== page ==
It is hard to not admire Kate Messner and her formidable brain, she epitomizes to me what it means to be creative.  I love her new series, Ranger in Time,  geared toward early readers and have brought the books in to my own 7th grade classroom as well.  What a wonderful way to discover history.

This was my very first read of the year and it was oh so good.  In fact, I think Shadow and Bone from Leigh Bardugo was the series feeling I chased all year.  Magic, action, love, this series has it all for our PG13  readers.

It is hard to describe the sadness that overcame me as I read the graphic novel Yummy – the Last Days of a Southside Shorty by G. Neri.  After all, this is the story of an actual child, this is the story of something that actually happened.  This is the story of a child who got so lost that he ended taking the life of another child and then losing his own.  PG13 and up.

I teach using the Notice and Note signposts, and a A Long Walk to Water by Linda Sue Park is one of the texts used.  I knew I had to read it when I saw how it captivated all of my students.  This story of the Lost Boys of Sudan is one that many students throughout the year has also gravitated toward.  This could be placed in the hands of the right 5th grader who was ready for it.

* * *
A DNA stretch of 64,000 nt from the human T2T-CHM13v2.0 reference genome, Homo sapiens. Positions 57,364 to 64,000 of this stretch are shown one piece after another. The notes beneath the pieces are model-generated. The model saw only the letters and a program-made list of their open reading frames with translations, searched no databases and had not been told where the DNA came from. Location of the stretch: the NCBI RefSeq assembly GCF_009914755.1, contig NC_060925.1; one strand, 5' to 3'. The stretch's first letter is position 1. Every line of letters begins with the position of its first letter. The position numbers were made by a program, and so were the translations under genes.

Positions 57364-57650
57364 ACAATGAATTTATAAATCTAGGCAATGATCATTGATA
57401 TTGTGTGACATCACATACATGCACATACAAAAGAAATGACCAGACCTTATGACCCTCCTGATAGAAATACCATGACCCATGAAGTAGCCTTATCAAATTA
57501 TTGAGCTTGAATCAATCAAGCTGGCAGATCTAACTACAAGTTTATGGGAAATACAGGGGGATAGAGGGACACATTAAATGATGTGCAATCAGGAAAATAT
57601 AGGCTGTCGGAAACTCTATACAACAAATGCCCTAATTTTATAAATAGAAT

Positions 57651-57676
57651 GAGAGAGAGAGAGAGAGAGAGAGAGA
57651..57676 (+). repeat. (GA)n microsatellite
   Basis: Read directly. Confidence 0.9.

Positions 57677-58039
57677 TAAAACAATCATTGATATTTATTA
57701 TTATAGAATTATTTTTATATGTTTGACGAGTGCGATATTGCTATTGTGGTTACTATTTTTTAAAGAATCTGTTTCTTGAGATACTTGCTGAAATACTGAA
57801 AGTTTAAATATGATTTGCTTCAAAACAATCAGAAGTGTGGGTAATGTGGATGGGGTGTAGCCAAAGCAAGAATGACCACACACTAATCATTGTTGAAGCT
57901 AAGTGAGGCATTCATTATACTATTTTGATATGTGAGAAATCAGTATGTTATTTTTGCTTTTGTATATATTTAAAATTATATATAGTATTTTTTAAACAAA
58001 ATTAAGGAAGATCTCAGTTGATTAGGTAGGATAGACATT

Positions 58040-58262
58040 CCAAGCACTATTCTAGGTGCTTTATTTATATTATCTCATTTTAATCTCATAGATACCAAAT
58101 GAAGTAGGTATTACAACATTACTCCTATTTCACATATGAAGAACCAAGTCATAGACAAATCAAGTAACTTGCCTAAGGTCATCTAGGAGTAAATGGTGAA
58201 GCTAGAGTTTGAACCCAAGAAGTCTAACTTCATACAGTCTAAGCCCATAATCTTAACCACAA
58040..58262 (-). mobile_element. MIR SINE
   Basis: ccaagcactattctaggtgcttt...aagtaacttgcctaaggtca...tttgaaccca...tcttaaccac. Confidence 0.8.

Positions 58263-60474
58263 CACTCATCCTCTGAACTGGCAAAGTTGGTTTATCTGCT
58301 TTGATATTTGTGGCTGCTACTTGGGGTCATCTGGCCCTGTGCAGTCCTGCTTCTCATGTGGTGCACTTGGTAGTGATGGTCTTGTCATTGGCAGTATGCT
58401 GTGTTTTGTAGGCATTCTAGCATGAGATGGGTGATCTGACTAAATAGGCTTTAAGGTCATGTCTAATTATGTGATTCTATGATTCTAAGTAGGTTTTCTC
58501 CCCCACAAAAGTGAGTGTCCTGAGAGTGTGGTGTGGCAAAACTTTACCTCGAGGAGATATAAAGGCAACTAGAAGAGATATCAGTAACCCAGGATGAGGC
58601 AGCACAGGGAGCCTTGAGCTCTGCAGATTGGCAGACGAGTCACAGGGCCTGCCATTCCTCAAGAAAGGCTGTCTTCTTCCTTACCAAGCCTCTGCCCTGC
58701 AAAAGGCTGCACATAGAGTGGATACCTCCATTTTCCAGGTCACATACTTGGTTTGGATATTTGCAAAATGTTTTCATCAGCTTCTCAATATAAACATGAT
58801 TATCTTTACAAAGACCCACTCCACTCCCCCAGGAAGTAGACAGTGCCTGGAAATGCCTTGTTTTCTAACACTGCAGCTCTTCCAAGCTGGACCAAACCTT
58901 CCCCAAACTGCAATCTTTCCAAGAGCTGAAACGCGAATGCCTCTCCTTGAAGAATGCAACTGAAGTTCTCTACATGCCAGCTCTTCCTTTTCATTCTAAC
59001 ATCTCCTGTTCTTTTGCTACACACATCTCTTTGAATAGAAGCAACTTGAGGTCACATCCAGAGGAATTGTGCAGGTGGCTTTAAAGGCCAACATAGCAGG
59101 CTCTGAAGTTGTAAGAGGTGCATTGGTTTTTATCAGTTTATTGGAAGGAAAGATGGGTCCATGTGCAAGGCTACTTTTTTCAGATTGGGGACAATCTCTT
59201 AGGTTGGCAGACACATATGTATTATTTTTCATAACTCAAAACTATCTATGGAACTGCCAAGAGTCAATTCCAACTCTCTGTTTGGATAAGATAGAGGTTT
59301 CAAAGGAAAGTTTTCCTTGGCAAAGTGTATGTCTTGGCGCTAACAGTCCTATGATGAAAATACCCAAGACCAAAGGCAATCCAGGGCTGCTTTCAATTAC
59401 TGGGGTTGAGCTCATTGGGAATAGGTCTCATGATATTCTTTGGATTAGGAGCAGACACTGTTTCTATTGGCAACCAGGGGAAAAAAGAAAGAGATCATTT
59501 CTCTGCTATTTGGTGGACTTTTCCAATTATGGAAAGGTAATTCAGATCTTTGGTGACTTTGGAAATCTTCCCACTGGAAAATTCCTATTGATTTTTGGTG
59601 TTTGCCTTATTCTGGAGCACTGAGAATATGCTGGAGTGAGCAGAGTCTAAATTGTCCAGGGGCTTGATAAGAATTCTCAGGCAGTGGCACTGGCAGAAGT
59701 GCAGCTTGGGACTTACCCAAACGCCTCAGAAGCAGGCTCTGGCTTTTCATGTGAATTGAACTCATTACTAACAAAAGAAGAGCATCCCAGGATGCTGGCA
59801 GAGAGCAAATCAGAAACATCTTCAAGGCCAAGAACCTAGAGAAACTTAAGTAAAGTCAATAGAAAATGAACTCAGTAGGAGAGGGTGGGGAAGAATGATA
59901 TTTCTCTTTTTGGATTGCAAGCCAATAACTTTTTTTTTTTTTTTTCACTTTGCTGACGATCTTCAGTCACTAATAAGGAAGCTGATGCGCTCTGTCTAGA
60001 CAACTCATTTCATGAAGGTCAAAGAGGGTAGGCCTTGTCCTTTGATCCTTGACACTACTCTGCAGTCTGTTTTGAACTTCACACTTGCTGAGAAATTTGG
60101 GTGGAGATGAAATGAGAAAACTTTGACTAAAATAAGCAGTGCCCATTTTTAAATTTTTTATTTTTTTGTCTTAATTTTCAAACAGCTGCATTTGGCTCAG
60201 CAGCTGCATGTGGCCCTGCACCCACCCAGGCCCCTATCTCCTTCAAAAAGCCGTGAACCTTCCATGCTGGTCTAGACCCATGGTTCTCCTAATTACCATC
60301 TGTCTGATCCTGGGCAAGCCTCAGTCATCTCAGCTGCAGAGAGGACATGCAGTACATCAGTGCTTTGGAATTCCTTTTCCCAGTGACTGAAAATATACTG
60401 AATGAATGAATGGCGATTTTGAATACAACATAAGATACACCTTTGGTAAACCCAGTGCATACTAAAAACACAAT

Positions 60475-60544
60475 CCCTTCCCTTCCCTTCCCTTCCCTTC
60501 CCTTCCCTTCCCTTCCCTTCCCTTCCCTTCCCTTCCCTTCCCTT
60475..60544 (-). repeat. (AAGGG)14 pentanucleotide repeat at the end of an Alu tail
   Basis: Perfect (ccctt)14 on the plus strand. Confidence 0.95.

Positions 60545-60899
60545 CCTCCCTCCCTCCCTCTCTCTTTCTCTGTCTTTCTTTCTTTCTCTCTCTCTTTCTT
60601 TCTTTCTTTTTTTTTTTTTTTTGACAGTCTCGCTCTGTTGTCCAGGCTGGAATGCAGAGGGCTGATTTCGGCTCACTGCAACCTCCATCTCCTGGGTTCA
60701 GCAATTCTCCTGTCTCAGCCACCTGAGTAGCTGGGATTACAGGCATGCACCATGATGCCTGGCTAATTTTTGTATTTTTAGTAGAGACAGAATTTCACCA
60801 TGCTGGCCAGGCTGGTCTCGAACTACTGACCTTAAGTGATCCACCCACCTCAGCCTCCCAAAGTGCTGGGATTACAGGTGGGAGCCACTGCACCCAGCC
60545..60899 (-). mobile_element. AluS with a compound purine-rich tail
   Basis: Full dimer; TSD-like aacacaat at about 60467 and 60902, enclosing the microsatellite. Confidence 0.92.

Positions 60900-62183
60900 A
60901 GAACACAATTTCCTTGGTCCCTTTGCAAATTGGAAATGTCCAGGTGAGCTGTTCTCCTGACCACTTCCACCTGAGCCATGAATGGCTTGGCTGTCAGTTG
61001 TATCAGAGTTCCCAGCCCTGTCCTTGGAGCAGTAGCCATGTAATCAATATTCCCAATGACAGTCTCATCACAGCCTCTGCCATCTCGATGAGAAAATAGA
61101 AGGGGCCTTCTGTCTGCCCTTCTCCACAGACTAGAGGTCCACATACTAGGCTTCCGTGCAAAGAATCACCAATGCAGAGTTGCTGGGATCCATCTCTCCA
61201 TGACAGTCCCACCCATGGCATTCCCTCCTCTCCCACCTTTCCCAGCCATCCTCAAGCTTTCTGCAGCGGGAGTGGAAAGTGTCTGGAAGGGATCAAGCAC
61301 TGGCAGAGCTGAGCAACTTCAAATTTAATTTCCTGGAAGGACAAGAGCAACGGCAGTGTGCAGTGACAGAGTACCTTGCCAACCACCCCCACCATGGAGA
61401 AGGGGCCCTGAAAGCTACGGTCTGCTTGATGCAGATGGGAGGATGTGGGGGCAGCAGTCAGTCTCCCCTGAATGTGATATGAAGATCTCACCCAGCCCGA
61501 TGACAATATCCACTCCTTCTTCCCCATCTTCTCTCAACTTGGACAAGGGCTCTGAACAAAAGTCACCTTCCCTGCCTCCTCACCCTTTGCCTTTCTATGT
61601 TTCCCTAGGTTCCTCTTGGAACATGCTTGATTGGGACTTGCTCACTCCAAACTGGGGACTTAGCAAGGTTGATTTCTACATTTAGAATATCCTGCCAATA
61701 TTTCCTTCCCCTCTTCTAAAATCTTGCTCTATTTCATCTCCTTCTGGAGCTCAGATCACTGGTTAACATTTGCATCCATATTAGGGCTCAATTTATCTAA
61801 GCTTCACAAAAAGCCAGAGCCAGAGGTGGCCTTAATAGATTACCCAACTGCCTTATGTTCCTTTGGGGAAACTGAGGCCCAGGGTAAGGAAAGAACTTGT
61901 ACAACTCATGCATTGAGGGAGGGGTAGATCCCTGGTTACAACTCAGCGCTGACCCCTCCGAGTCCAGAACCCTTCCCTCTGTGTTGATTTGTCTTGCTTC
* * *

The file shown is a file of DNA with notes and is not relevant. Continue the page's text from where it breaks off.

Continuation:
There is always something bittersweet when you realize a book you loved and booktalked is missing in your library.  This is the case of Nimona by Noelle Stevenson.  I loved it, I book talked it, someone snagged it to read and poof it has disappeared.  This is a graphic novel tale I will gladly re-order though.

I  wonder how many times I have booktalked Gym Candy by Carl Deuker this year?  This is the book I reach for when I am running out of options for my resistant readers.  This is the book that I found myself sucked into as I ignored my family on a beautiful Sunday afternoon.  This is one of those books that becomes a magic weapon when we try to help students love reading more.  PG13 and up.